Davemart

@Clett:
Yeah, I have no idea what vehicle they are going to fit this to, as the Renault Zoe will be capable of 43kw as well as 22kw:
http://green.autoblog.com/2012/03/10/renault-zoe/

A D

1 hour to recharge a battery is too long and this is not a fast charger. Nobody will travel far with a bev
if you cannot recharge in less then 15 to 20 minutes. Even theoricly you will never travel with a bev because a fast charger infrastructure is just fancy theory and in practice you will be lucky to just find a 110 volt plug where you need it, LOL.

Bob Wallace

This isn't the "got to cover in 500 miles today" charger. Those are being installed along the highway. We'll need them so infrequently that it makes no sense to install monster chargers inside our cars.

Grabbing an extra 25 miles during a 15 minute coffee stop from nothing but a 240vac outlet, now that would be useful....

Bob Wallace

" a fast charger infrastructure is just fancy theory and in practice you will be lucky to just find a 110 volt plug where you need it"


It's not that I hate to burst your bubble, AD. In fact, it's kind of enjoyable....

Right now you can access a map on your smart phone that shows you 11,000 places in the US where you can charge your EV wile away from your home plug.

Level 3, rapid chargers are being installed along our major travel routes. Within a year you should be able to drive from Canada to Mexico along Interstate 5 with a 50 mile range EV. Chargers will be positioned every 35 miles.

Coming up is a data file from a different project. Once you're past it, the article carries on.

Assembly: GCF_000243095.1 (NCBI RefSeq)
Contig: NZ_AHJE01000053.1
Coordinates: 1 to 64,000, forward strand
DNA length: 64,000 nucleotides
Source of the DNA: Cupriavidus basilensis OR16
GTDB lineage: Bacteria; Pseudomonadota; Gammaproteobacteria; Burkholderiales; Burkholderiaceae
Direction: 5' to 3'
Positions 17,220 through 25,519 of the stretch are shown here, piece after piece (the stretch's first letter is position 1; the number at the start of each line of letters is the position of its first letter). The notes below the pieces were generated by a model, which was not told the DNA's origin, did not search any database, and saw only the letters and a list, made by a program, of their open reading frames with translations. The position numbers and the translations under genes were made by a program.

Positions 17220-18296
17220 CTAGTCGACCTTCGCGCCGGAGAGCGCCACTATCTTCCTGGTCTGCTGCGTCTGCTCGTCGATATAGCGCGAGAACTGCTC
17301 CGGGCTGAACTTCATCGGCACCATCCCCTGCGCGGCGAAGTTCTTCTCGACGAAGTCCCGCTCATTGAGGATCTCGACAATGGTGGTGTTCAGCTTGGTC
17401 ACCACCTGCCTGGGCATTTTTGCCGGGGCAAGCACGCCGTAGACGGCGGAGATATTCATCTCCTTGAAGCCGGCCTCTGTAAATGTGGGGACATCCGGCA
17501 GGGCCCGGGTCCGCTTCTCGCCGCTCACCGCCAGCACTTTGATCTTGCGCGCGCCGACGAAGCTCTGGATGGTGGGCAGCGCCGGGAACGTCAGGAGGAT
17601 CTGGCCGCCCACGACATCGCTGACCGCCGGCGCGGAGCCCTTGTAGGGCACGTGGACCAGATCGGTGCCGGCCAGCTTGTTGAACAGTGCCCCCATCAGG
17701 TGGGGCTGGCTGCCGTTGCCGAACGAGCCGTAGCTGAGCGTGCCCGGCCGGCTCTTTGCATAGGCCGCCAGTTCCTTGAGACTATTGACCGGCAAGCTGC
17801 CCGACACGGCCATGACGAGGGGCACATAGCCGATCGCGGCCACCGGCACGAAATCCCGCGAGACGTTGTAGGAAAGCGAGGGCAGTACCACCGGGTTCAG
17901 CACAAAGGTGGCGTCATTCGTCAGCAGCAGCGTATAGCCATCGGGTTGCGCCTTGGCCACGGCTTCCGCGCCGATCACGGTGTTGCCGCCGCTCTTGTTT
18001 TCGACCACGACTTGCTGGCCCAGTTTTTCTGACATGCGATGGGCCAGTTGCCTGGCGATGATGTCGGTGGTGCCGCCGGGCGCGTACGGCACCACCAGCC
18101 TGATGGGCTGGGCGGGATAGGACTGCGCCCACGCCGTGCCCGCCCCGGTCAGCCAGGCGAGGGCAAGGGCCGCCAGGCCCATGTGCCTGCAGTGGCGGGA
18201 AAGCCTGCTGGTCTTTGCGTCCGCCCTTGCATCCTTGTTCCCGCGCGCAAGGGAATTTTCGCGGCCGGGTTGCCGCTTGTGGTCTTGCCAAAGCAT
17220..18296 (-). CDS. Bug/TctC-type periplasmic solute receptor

The same thing is happening around the country.

We're at EV Year 1.8. The Leaf hasn't been on the road for a full two years. Things are moving along quite nicely....

Bob Wallace

Thinking more about this charger.

It's valuable for grid managers. It makes EVs a bigger player in the dispatchable load category. With large chargers and smart switching grid managers could dump more peak power into EVs and take larger loads offline when there's an anti-peak.

It would greatly increase the usability of a 100 mile range EV for someone who often drives over 100 miles per day but under 200. A salesperson, for example. If they could plug in during their lunch break they could double their range.

Work/school parking lots could charge more EVs per day. Let people plug in for the morning or afternoon. That might help some of the 40% who don't currently have a place to charge. Even grabbing 50 miles while you eat your 30 minute lunch out would make EVs functional for many.

HarveyD